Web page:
I’m not even going to hold back on my statement about these bread sticks. They rock!
Almost guiltily, my husband looked at me after his first bite and said, “Honey? Umm, these are better than Olive Garden.”
“Of course they are, my wise, thoughtful, angelic Honey Pot”, I said nonchalantly. “Why would I bother with anything less than perfection?”
I didn’t really say that, but it would have been such a great thing to say if I was making a sappy commercial.
I mean, really though, why would I bother making Olive Garden quality bread sticks when I can make better than Olive Garden bread sticks and so can you! Plus, can I let you in on a secret? Olive Garden bread sticks do not taste like they tasted years ago. Something has changed in their recipe and I’m sorry to say that it was not a change for the better.
I’m being rude I suppose. It’s just that I LOVE Olive Garden and to have one of their main food attractions diminish in flavor and quality makes me sad. I keep trying their bread sticks, hoping that they will taste like they used to taste, but alas, they do not. Color me…disappointed.
Now, however, both you and I can make better than Olive Garden bread sticks. They are easy and can be made by hand or with a mixer!
I have a favorite brand of garlic bread topping that I like to use, Johnny’s. Since I’m a worrier by trade, I started thinking about the possibility of no longer being able to get my hands on this product. So I fiddled around with making my own garlic bread topping. Note to self: Do not play test kitchen with this mix on Sunday prior to going to Church. There is not enough toothpaste or peppermint gum on the planet to hide the fact that you’ve been taste-testing the various recipe combinations.
Yes indeedy, I got so lost in perfecting the recipe that I didn’t even stop to think about the odoriferous garlic breath I was creating. Too late, it suddenly hit me that I was going to stink to high heaven at Church (no disrespectful pun intended). Just to make sure that I was right about the garlic breath thing, I asked John to confirm, or hopefully deny, my fears, so I stood a couple of feet away from him and blew lightly. After I resuscitated him, he said that if I ever did that to him again he would pack my clothes and I could pick them up on the curb 20 blocks away downwind from him.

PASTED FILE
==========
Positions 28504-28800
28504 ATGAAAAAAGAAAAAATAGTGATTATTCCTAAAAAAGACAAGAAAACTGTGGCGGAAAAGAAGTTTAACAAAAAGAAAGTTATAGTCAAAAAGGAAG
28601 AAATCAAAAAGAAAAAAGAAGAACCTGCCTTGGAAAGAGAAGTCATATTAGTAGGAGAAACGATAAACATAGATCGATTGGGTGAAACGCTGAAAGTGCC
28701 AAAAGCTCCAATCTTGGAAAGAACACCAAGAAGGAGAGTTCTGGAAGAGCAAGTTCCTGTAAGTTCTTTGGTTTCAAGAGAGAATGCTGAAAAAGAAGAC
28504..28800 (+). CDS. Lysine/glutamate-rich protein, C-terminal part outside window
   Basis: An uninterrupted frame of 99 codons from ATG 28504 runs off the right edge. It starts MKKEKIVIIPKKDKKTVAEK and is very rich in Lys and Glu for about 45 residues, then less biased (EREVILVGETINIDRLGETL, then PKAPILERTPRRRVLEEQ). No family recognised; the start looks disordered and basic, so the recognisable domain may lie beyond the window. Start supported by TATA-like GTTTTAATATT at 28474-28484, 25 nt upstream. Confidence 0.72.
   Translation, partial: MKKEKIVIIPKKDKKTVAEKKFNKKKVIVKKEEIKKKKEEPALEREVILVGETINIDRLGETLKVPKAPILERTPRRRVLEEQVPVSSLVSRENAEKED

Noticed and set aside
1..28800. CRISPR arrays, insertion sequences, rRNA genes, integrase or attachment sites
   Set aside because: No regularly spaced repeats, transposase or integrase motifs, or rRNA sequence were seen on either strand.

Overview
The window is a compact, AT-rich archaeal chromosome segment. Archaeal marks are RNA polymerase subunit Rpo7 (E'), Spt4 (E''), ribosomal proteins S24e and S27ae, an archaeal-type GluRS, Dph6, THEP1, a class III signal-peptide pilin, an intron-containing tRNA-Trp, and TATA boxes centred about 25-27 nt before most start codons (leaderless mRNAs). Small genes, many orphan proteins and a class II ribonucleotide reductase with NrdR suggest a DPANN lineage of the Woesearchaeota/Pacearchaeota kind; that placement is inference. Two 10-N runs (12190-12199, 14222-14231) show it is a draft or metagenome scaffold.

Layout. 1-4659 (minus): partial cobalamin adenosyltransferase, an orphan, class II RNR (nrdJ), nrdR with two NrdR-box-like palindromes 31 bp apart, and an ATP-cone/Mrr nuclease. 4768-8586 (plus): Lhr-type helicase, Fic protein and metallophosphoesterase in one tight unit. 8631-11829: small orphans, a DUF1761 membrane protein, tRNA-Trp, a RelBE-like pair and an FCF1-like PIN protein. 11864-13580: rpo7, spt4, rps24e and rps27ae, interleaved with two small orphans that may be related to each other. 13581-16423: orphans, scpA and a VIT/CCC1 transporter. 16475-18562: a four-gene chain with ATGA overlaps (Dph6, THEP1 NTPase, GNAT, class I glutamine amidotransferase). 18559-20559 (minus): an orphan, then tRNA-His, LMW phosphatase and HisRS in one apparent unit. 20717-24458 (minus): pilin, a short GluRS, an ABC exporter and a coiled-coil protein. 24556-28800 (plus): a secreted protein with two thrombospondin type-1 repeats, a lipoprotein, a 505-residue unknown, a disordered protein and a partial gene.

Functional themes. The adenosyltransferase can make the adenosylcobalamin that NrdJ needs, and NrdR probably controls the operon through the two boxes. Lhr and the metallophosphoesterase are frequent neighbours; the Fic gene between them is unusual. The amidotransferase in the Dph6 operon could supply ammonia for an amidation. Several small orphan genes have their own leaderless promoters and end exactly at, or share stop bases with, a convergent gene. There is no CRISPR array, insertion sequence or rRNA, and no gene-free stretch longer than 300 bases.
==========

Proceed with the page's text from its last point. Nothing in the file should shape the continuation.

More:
Well. So. I went to Church anyway, but with a sign around my neck, “Hearken all ye saints! Beware, for I have eaten garlic on this very day and I stinketh.”
Guess what? This stuff rocks. We’re talking serious rocking. I am so stinking proud! (Pun intended)
Tomorrow there will be a tutorial using this same recipe to make hamburger buns. EXCITING!!!!
- As I frequently like to remind those who are just learning to work with yeast dough, watch the amount flour that is added to the dough. It is easy to add too much flour, making a heavy end product. While fresh out of the oven, the warm bread will taste terrific, but as the bread product cools, it because heavy and dry.
- Proper kneading is key to great texture. Kneading develops the gluten, which is the ‘secret ingredient’ in a soft, yet slightly chewy texture.
- The Yeast. Put the yeast in warm water or milk, about 110-degrees F. If the water or milk is too hot, it will kill the yeast. If the liquid is too cold, the yeast will not activate. Inactive yeast will just sit there, doing nothing, and your bread will not rise. If you’re into flat, brickbat bread that tastes like yeast, then by all means mess up the yeast. Sugar, just a pinch, is needed to help activate the yeast; it’s what the yeast eats to expand (don’t we all!) With a little practice, proofing yeast will become second nature.